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Filament Snake Erupts In Sun's South-East Limb
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A very long solar filament that had been snaking around the Sun erupted Dec. 6, 2010 with a flourish. NASA’s Solar Dynamics Observatory (SDO) caught the action in dramatic detail in extreme ultraviolet light of Helium. It had been almost a million km long ((about half a solar radius) and a prominent feature on the Sun visible over two weeks ago before it rotated out of view. Filaments are elongated clouds of cooler gases suspended above the Sun by magnetic forces. They are rather unstable and often break away from the Sun. Credit: NASA/SDO

The magnetic snake-like filament seen earlier today, Dec 6, 2010, has erupted. › View larger
As expected the mega filament observed has erupted. Credit: NASA/SDO

NASA's Solar Dynamics Observatory took this picture of a magnetic filament around the sun's SE limb in the early hours of Dec 6, 2010. › View larger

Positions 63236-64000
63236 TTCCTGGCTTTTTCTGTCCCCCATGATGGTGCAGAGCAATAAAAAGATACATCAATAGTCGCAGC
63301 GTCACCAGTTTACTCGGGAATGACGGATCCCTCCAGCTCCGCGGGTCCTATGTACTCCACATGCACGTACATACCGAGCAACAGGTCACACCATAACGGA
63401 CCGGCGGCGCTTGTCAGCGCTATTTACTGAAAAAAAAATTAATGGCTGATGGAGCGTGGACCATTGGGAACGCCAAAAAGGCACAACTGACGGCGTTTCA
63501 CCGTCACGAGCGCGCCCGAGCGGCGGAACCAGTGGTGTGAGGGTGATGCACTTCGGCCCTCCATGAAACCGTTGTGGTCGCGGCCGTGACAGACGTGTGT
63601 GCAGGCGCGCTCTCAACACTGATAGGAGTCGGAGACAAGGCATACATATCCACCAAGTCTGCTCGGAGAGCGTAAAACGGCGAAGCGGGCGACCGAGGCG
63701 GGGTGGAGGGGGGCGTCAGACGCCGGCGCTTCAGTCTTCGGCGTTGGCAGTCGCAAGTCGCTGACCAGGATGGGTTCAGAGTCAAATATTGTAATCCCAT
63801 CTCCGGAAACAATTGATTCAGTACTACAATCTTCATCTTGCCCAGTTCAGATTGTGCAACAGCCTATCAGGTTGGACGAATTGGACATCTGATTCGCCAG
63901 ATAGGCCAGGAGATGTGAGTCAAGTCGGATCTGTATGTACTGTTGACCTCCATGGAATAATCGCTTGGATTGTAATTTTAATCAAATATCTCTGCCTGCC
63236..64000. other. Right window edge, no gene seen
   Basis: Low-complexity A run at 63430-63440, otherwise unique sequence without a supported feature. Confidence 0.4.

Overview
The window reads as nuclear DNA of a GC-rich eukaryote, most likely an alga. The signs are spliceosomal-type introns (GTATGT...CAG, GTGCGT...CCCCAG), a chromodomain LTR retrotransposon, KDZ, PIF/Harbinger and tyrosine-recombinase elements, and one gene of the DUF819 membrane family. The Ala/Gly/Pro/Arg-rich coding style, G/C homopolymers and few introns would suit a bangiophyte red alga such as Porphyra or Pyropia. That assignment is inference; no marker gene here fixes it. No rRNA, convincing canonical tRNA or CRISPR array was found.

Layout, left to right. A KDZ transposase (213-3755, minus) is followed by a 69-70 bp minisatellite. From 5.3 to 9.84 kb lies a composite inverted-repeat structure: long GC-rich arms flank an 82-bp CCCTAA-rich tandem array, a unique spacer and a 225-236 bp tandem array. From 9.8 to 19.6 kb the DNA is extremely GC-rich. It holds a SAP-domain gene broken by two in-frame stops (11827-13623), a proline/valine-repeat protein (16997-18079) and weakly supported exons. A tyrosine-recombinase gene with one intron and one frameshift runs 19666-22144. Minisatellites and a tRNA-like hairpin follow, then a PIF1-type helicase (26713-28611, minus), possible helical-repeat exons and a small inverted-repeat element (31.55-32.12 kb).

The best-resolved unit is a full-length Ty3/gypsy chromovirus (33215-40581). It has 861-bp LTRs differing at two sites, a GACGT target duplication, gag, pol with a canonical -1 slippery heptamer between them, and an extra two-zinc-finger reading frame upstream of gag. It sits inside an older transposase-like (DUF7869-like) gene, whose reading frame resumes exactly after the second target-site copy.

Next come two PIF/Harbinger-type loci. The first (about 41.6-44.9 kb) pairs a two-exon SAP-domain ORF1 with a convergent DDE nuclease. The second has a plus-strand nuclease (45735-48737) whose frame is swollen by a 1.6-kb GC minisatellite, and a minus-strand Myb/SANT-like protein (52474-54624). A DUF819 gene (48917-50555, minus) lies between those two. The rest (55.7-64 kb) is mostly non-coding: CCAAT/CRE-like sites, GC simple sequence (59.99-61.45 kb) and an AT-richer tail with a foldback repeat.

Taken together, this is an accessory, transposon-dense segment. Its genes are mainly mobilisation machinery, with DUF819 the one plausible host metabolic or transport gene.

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Credit: NASA/SDO
UPDATE: The "mega-filament" described below has just erupted. NASA's Solar Dynamics Observatory made a must-see movie (above) of the epic blast. The eruption does not appear to be headed toward Earth.


A magnetic filament snaking around the sun's SE limb just keeps getting longer. The portion visible today stretches more than 700,000 km--a full solar radius. NASA's Solar Dynamics Observatory took the above picture during the early hours of Dec 6, 2010.

So far the massive structure has hovered quietly above the stellar surface, but now it is showing signs of instability. Long filaments like this one have been known to collapse with explosive results when they hit the stellar surface below. Further updates will be posted as warranted.

Dr. Tony Phillips / Holly Zell
NASA's Goddard Space Flight Center